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17 Responses to Running Away in a Dream

  1. Lizbeth says:

    Sooo true. My husband and I did just that—jumped on a jet plane, went to a private beach, ordered expensive drinks and sat on the balcony looking at stars. We tried to escape. We so needed a break. It had been too long. We were there, got all settled in and I looked at him and said, “I want to go home.”

  2. Broot says:

    I wouldn’t give up on those dreams – you can have your cake and eat it too. You’ll just have to take them in small increments. 🙂 My mother-in-law always used to say to me “this too, shall change” meaning, that when the children were older, I’d be able to get back to the things I wanted to do. And it’s true. There will come a time when you will be able to have that fancy dinner. And one where you can read the book. There will. They might come in hour increments, but they will come. 🙂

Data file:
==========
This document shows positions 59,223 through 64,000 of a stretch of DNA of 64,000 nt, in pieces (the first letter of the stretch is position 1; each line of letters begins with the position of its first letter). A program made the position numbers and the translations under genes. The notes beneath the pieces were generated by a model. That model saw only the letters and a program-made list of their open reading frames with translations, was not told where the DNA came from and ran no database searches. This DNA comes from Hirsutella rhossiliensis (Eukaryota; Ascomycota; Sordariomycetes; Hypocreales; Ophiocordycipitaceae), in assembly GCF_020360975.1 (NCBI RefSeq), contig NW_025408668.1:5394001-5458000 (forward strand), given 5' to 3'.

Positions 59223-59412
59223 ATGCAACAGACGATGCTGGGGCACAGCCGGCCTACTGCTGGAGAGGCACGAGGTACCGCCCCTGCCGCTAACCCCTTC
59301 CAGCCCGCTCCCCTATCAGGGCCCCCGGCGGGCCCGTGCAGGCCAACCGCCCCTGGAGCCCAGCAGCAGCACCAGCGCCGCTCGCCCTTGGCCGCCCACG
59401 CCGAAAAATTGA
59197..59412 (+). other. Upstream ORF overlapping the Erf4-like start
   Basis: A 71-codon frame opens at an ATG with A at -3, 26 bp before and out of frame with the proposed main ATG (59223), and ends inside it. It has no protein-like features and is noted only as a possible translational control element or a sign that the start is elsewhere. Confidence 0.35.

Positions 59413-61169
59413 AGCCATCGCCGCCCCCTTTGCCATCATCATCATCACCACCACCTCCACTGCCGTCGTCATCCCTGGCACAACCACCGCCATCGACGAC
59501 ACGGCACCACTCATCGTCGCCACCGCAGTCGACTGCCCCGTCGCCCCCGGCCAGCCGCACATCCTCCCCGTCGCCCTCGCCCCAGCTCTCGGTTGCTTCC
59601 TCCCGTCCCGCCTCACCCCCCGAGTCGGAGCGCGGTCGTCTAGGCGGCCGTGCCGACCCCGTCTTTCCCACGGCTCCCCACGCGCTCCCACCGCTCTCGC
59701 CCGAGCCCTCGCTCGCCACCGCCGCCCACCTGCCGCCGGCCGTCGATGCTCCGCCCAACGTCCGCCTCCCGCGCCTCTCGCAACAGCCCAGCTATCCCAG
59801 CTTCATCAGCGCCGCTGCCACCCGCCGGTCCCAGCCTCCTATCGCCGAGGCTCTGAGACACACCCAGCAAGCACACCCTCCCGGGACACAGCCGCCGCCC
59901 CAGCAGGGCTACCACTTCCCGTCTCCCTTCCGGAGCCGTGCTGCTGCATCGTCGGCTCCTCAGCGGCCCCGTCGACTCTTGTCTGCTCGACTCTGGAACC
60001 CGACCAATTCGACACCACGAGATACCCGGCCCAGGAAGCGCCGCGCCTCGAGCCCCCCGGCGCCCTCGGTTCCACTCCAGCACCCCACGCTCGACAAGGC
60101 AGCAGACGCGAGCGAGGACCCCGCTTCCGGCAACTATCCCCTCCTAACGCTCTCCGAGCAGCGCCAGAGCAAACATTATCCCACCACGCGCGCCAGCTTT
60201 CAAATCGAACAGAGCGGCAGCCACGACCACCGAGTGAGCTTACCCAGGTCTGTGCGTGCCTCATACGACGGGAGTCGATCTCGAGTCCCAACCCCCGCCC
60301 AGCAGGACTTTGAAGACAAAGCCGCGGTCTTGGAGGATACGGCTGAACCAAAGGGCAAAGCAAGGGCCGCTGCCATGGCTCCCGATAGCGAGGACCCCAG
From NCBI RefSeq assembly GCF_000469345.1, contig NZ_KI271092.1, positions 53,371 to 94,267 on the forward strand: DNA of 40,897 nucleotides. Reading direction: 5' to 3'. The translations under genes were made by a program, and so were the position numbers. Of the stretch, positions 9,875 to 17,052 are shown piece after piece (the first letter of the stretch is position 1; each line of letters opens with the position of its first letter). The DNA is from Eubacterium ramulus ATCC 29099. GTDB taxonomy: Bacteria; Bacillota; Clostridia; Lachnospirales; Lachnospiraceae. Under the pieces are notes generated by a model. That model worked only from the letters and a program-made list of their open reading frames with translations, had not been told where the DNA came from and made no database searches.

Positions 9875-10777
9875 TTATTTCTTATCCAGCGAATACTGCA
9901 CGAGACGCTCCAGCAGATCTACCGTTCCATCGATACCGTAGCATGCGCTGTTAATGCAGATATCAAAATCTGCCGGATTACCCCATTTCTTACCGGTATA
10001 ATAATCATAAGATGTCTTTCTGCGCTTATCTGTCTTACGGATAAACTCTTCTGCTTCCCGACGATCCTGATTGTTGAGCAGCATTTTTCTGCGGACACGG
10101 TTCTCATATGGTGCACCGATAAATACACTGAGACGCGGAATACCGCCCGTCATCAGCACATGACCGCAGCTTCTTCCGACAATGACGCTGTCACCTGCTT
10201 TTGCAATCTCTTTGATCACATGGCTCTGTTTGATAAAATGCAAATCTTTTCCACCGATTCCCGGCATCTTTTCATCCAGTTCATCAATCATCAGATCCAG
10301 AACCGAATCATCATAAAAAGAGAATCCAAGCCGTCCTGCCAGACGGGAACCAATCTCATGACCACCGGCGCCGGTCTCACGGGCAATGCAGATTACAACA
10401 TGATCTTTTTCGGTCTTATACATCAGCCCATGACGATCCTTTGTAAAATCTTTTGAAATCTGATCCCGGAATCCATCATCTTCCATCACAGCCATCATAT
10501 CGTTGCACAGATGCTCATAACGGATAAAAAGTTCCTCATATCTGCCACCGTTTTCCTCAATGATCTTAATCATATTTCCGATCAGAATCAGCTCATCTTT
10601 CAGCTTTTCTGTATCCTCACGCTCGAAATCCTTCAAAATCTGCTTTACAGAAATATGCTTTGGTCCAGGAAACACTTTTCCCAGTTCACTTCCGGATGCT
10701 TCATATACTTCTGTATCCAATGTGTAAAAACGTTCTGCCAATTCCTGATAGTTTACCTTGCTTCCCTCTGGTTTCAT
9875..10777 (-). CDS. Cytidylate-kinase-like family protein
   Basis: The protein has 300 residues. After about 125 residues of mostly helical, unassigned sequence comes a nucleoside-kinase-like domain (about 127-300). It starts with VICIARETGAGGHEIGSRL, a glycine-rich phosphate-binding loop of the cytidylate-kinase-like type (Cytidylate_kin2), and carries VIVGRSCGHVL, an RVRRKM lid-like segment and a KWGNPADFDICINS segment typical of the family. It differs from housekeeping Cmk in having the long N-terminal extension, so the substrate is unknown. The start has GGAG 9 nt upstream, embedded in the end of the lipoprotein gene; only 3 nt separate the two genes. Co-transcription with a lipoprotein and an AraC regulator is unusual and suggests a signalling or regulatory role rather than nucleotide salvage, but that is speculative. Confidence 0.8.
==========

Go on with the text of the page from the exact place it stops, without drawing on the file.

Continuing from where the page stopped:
Great post.

  3. Deanne says:

    I’m thinking it’s been about 15 years since I was on a beach. Maybe more. I’ve found myself yearning for it. Last vacation I had was… 8 years ago I think? I don’t have the money to travel and even if I did, not sure I would be able to travel solo with two wee ones. It’s tough because travel is something I used to do a LOT of. But I can relive it through my blog when I get it started. 😉
    My ideal would be to go, with the boys and with some help. Owen would adore the ocean, he’s such a waterbaby. And I can just see Oliver running up and down the beach and having a complete blast. But wouldn’t it be nice to have help so I knew the boys were safe and I could enjoy some food or swim solo or read a book (I remember those!) or just… be?